The Wayward Children series definitely doesn’t need more hype online – I think it’s one of the most popular series I follow. The books are short and easy to read and always feed into the current social buzz. I definitely recommend giving them a try, they’re available on every format and I’d be surprised if they’re not available in local libraries.
The newest one is probably one of my favorites, and I have a few thoughts on it.
TL;DR: Recommended for those who have read the rest of the series, I don’t think you can enjoy it as much without having read those others.
Here come the thoughts, I’m going to try to keep these spoiler free:
- I have a lot of feelings about Jack. The running description for me that my husband uses is ‘mostly robot’ which is not meant in a bad way but it’s the best way to describe how logic driven my brain works sometimes. Most days I can consciously see when I’m doing it, and I do enjoy emotional things (I mean I adore romance and romance novels), but in a lot of ways I tend not to be very emotional – or if I do I then analyze it and take it apart to understand why I reacted the way I did. In that way I deeply identified with Jack. In the previous books where she appears you can kind of pick up on that but in this book she talks about being a ‘monster’ and I felt like that was her version of ‘robot’. So just getting it out of the way, that I adore Jack.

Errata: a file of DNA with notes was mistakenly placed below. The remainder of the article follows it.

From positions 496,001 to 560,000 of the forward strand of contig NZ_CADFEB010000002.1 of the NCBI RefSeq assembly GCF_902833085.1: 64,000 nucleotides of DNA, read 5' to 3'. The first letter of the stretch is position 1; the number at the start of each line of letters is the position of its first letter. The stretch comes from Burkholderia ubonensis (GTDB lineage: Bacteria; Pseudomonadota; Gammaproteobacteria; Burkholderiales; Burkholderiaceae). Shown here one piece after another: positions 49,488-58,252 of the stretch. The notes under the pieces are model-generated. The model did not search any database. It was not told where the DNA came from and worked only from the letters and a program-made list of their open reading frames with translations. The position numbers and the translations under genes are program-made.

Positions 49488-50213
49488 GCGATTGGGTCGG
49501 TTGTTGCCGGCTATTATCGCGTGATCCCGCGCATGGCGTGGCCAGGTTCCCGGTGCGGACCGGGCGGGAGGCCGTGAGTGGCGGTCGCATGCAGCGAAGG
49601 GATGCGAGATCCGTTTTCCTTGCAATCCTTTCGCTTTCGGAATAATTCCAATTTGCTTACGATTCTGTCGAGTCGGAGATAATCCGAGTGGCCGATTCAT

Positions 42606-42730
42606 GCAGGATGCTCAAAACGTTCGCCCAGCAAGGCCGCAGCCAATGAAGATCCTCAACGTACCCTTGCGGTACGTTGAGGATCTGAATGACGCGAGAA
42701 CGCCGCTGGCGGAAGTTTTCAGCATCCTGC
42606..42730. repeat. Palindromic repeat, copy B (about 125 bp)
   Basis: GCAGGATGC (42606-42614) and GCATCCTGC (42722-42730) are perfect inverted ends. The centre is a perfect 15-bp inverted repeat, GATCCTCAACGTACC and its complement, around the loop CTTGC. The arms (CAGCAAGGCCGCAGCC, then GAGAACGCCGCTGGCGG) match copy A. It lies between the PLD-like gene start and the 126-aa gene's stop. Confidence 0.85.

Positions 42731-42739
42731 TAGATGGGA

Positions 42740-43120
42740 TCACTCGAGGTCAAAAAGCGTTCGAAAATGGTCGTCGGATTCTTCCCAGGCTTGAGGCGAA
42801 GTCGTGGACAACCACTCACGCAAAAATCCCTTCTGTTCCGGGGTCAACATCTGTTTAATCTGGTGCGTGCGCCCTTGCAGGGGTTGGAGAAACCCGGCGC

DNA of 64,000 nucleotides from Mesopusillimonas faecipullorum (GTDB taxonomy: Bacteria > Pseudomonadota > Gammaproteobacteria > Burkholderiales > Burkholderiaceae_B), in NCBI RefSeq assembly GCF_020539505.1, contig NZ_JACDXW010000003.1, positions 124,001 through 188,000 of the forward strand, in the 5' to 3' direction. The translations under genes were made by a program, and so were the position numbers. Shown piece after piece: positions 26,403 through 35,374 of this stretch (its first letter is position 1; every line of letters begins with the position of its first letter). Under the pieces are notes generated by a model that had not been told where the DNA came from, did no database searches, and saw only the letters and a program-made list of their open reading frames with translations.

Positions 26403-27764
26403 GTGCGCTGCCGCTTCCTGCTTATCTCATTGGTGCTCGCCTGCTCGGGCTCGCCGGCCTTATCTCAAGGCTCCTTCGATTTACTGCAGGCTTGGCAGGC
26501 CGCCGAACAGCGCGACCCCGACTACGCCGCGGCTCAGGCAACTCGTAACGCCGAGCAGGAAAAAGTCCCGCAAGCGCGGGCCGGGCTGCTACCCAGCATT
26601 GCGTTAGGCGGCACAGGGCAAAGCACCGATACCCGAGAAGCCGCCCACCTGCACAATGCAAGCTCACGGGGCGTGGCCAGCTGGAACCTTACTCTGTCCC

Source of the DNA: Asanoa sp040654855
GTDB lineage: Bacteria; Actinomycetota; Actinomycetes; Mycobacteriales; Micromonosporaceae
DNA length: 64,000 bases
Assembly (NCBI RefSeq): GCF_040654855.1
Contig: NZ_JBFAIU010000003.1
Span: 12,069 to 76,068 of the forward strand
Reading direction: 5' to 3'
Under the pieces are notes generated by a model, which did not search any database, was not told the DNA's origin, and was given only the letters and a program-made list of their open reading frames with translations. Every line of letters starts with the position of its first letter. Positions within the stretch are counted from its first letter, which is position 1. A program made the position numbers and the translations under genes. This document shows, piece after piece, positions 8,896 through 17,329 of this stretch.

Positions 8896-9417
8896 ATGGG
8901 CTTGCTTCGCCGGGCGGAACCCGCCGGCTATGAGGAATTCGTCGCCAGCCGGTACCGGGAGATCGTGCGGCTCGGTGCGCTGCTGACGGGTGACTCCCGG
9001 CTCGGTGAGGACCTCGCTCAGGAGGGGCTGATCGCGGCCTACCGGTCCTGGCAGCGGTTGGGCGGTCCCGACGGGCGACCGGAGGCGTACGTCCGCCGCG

“Whoever said heroism was fair?” she asked. “It’s the unfairest thing of all. ‘Come, oh human child, and learn to swing a sword for the sake of people who’ve decided the thing you’re best for is dying in their name.’ We were lambs for the slaughter, all of us, and if we’ve survived, it’s not because we’re special. Come on. Let’s be heroes one more time.”
- I think because I like Jack so much I got very frustrated with characters like Sumi and Cora who seem to just react. Cora I think needs more development as she’s mostly lurked in the background of a few books now. Sumi drives me up the wall though, which I think shows the uniqueness of her character but damn.
- On that note I know that the characters in this are over the top, overdrawn. I know some readers do not enjoy that, my husband for one did not enjoy the first book nearly as much as I did because he felt like everyone and everything had to be ‘profound’. It’s a valid criticism and something to keep in mind when reading it. Even enjoying this as much as I did, I did get a little tired of a punchy line every page.
- I did very much enjoy some of the ideas that she explored though, touching on things like grief and panic.
“We can be sad and we can be hurt and we can even be killed, but the world keeps turning, and the things we’re supposed to do keep needing to be done.”
- This is also one of the darker Wayward Children books, so keep that in mind going into it. Characters have to do some really terrible things, and bad things definitely happen to them.
Ultimately though I recommend it for fans of the series for sure. Especially if you’re a fan of Jack and Jill or just want to know more about the Moors. I found it delightful.